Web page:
Shot Selection and the Use of Power
Table tennis is an ‘antagonistic’ sport. This means that it involves power and judgment from two opposing parties, who both influence what happens to the ball. To play the most effective shot to suit the situation at hand we have to consider both:
• the type of incoming ball
• the precise amount of effort needed in our stroke
A detailed consideration of these two factors will help the player over a period of time to establish an instinctive theory to deal with any situation and just as importantly, will develop the concept of how to utilise power to the best effect.
There are basically 3 types of ball and to each type of ball there is a best response in terms of effort: the main influencing factor which dictates the ‘best response’ is the influence of time.
Type of Ball and relation to Amount of Effort
- Hard required response Soft
- Soft required response Hard
- Medium required response Medium
What are also critical in the equation (not solely the amount of effort) are the type and length of stroke to be used, relevant to the demands of time, as these will be variables. Essentially the stroke will shorten or change under the pressure of time and this is significantly more important in women’s table tennis due to the fact that they are closer to the action.
The main fault with many players, especially younger players and which leads to a high rate of errors, is the tendency to try to play ‘hard effort’ against a ‘hard’ ball. This of course is not impossible and is seen at the highest levels, but it is an acquired skill which needs development and training. High-level selection of the most effective shot does not occur overnight and requires experience and is part of the process of evolution. The player tends to learn and develop this through ‘converting’ power into placement on the opponent’s side of the table.
The danger in trying to play power against power or ‘hard’ against ‘hard’ at too early a stage in the player’s development, is the lack of effective time to deal appropriately with the incoming power. One of two things will tend to occur as a result. The player will either:
• change or violate the usual stroke configuration
• back away to create more time to feed in a longer stroke
The attempt to play too hard, therefore constructively limits your ability to prepare and then to feed in your own power in the time available. The creation of any ‘time deficit’ is of course of immediate advantage to the opponent and gives him/her a direct opportunity to increase the power ratio first.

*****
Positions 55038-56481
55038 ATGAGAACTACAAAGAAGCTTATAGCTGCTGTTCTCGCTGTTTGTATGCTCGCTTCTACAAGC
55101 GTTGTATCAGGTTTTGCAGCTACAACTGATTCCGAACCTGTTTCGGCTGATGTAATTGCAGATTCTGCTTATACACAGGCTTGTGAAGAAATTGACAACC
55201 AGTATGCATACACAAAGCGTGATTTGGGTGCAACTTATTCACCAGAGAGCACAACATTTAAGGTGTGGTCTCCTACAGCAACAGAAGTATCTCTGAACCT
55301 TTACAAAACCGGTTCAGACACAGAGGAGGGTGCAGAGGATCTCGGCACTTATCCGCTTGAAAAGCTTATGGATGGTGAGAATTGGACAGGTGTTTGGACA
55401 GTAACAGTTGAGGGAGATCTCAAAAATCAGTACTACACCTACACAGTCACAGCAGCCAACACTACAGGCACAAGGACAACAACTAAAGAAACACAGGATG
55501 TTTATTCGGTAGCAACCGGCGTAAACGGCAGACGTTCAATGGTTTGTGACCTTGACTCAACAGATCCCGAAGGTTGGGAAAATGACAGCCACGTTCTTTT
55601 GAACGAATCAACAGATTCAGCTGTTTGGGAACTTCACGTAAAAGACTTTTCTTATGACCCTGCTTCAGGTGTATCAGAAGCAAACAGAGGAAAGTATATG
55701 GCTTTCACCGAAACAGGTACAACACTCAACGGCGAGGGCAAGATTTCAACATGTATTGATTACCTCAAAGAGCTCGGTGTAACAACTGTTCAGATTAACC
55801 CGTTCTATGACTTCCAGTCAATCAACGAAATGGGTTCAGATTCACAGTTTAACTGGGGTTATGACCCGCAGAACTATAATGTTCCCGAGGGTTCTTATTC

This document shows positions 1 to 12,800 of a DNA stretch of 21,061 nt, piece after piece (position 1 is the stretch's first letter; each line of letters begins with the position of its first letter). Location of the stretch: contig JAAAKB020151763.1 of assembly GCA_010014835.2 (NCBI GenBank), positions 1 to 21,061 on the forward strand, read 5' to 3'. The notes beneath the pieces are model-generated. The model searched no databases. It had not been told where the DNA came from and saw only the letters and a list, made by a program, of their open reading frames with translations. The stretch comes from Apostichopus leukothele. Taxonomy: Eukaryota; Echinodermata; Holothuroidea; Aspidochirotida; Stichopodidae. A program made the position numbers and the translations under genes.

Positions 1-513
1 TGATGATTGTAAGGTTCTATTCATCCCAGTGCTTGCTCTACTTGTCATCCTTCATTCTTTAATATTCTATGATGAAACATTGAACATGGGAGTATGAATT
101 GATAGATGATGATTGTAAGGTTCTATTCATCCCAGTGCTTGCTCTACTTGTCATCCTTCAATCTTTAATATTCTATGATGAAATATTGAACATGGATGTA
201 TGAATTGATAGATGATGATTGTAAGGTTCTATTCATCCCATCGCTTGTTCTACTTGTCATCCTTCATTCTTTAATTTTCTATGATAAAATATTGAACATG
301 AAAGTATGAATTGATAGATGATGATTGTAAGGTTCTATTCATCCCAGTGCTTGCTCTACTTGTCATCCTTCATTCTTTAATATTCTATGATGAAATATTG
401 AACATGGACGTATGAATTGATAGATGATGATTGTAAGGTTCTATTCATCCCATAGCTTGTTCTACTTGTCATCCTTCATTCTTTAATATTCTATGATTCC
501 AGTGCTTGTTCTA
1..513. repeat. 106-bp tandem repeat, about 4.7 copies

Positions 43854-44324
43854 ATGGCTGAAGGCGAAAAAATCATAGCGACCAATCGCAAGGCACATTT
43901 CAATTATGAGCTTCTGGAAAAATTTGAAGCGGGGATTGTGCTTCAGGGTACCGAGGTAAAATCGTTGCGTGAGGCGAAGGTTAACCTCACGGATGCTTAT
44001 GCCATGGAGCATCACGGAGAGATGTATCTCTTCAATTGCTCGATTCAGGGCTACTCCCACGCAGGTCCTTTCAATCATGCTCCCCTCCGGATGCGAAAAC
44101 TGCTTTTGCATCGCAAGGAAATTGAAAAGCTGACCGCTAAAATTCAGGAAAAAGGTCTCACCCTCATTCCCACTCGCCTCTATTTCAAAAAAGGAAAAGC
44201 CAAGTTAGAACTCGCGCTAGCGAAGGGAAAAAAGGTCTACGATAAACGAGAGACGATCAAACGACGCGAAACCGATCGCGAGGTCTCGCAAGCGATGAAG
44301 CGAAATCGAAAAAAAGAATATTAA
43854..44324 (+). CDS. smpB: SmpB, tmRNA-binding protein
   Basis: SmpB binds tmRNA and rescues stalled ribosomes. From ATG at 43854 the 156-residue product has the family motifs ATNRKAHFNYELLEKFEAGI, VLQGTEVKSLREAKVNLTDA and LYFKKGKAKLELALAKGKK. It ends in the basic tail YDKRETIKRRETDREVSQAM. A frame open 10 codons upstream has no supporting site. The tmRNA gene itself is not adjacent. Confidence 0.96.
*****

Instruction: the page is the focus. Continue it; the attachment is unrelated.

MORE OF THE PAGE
More often than not when you watch top players perform, within the context of their level of play, you in fact see medium effort against medium effort. (You must not of course confuse the fact that their medium may well be your very hard! This concerns ‘levels of play’ and is the difference between town, county, regional, national, international and the small handful of the world’s best players.) Top players perform within a basic framework of control and then spar for the opportunity to execute the best shot to win the point.
What every player must therefore assess at some point in his/her career is the exact degree of effort required to be able to control ‘the play’, a degree of effort which denies the opponent the time to play with strength, but at the same time creates the opportunity to ‘accelerate’ his/her own more powerful aspects. A player for example could ‘control’ at 60% input, but find that at this level he/she loses out because the opponent is able to get in with the hard shots which win the point. Equally the same player could control at 90% input, but still lose out, not because the opponent gets in, but because he/she just makes too many unforced errors. Table tennis is a game of ‘balance’!
A critical stage to understand the usage of power is of course as the player moves on from the basic technical levels and starts to expand potentials and capabilities and is moving upwards towards a higher level of performance. Without an in depth perception of the principles of power usage many budding stars will unfortunately fall by the wayside.
Younger, developing players must especially appreciate that initially feeding in around 75% of effort will lead to winning around 75% of the points. The theory behind this is of course that at this speed you keep the opponent under enough pressure that he/she is not allowed the time/opportunity to open up with the ‘hard ball’ and/or power. Or if he/she attempts to do this, it entails risks and the possibility of unforced errors. Alternatively the attempt to create power from the opponent’s end of the table will result in a decisive advantage for you!
One final point which should be emphasised is that the 75% theory has a great deal more relevance and significance in the women’s game. This is of course because of the lesser power input in general and in consequence the longer rallies which occur. As a result the ability to keep the ball on the table with safety and enough speed to keep the opponent under pressure and unable to feed in the ‘hard ball’, assumes rather more importance as does the ‘juggling’ for supremacy by one or another form of change within the rally.